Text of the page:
A McLaren for soccer moms? Perhaps a bit of an exaggeration, but the British super car company has been watching some of its competitors roll out sport-utility vehicles to enthusiastic buyers — and profits.
The company has responded with the new McLaren GT, a touring car that can be used like a daily driver. McLaren’s move toward a commuter car made its debut at the Goodwood Festival of Speed in the UK this week.
Initially revealed via the internet in May, the actual car crept around the festival and took a runs up the hill to let everyone get a good look at the new entry. While it is a Grand Tourer, it’s McLaren’s version of such a beast, which means the engine is right behind the driver and performance and handling are still, well, McLaren.
The McLaren GT is powered by a 620 horsepower 4.0-liter twin-turbo V8 engine. It sprints from 0 to 60 mph in in 3.2 seconds and has a top speed of 203 mph. If the roads are clear getting to work or your weekend trip destination shouldn’t take too long.
The McLaren GT also performs on the inside with luxurious trim options including Nappa leather, soft grain leather or Alcantara, and seats unique to the McLaren GT that are designed for long distance comfort. The luggage bay can also be trimmed with SuperFabric, developed to be resistant to stains, cuts, nicks and abrasions, as well as being breathable, easy to clean and quick to dry, the company notes.
The McLaren GT’s interior also features hidden-until-lit ambient lighting and the option of an electrochromic glazed panel to enhance ambience in the cabin, which is also trimmed with machined and knurled aluminum switches and controls.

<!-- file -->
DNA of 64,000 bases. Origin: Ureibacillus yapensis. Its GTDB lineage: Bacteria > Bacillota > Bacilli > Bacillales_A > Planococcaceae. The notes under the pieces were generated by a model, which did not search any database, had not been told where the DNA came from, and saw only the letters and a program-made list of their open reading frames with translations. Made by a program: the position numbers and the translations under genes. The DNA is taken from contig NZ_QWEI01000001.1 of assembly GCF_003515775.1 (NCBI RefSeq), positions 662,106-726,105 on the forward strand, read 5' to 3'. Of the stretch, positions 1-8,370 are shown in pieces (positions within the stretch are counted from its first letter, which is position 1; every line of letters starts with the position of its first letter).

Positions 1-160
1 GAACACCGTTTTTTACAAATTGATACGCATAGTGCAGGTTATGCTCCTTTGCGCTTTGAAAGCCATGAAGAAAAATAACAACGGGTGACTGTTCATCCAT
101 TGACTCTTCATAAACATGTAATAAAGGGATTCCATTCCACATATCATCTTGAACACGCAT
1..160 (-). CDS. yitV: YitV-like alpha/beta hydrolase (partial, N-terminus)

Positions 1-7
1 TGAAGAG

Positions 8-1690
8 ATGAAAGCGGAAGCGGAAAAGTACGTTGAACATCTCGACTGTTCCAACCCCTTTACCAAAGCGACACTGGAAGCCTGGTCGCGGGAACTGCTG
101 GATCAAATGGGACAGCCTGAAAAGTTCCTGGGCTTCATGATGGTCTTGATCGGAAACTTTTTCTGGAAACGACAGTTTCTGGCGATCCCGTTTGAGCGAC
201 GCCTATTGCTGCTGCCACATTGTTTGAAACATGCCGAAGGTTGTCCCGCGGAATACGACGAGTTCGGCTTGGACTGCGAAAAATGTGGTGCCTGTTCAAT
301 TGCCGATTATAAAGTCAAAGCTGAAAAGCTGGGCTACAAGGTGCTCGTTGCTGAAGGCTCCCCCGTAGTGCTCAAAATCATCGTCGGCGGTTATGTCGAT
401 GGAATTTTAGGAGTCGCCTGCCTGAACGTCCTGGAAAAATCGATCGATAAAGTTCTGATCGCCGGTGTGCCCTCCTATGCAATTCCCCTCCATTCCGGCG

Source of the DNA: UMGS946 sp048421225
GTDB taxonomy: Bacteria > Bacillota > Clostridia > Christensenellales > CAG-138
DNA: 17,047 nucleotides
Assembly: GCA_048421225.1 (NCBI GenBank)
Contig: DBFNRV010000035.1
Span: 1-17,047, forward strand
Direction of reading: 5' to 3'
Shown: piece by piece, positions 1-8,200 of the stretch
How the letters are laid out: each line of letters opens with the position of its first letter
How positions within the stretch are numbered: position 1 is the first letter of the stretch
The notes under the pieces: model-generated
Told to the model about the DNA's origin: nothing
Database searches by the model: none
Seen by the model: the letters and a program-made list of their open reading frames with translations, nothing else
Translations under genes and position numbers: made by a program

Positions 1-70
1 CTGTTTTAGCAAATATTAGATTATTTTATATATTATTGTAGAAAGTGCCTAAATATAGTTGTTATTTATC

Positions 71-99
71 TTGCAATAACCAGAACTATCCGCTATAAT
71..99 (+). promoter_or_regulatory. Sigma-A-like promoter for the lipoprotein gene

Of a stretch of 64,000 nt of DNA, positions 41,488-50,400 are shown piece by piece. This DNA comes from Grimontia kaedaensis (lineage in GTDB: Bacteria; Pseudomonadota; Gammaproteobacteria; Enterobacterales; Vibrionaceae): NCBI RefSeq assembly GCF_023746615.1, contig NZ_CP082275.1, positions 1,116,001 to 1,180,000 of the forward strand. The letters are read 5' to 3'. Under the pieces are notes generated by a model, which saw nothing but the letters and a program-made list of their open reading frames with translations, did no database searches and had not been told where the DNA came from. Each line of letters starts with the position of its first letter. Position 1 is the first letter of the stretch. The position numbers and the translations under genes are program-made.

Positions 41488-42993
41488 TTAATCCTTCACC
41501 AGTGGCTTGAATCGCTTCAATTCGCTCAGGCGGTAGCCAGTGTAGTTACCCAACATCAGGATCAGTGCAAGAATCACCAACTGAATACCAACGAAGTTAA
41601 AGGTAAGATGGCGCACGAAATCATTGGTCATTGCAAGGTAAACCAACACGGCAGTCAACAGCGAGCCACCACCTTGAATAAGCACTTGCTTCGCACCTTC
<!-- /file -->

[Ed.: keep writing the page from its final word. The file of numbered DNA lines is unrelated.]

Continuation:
The infotainment system developed for the new McLaren GT is the company’s most sophisticated to date, featuring industry-standard HERE navigation and real-time traffic information and it can also be linked to an optional 12-speaker Bowers & Wilkins premium audio system. The McLaren GT pricing starts at $204,000, or £163,000.
The GT is part of the company’s initiative to introduce 18 new vehicles by 2025 with a goal to raise production to 6,000 vehicles annually. The company plans to reduce costs by using the same carbon-fiber body and offering only two engines. The company’s vehicles will get different designs and technology to help separate them from their siblings.
The carmaker is committed to a 100% hybrid line-up by 2025 and has started development of a full battery-electric. This marks a big jump for McLaren because supercars without a rumble face an uncertain future with the fans. In fact, Lamborghini said it won’t build one because its buyers have told them they’re not interested.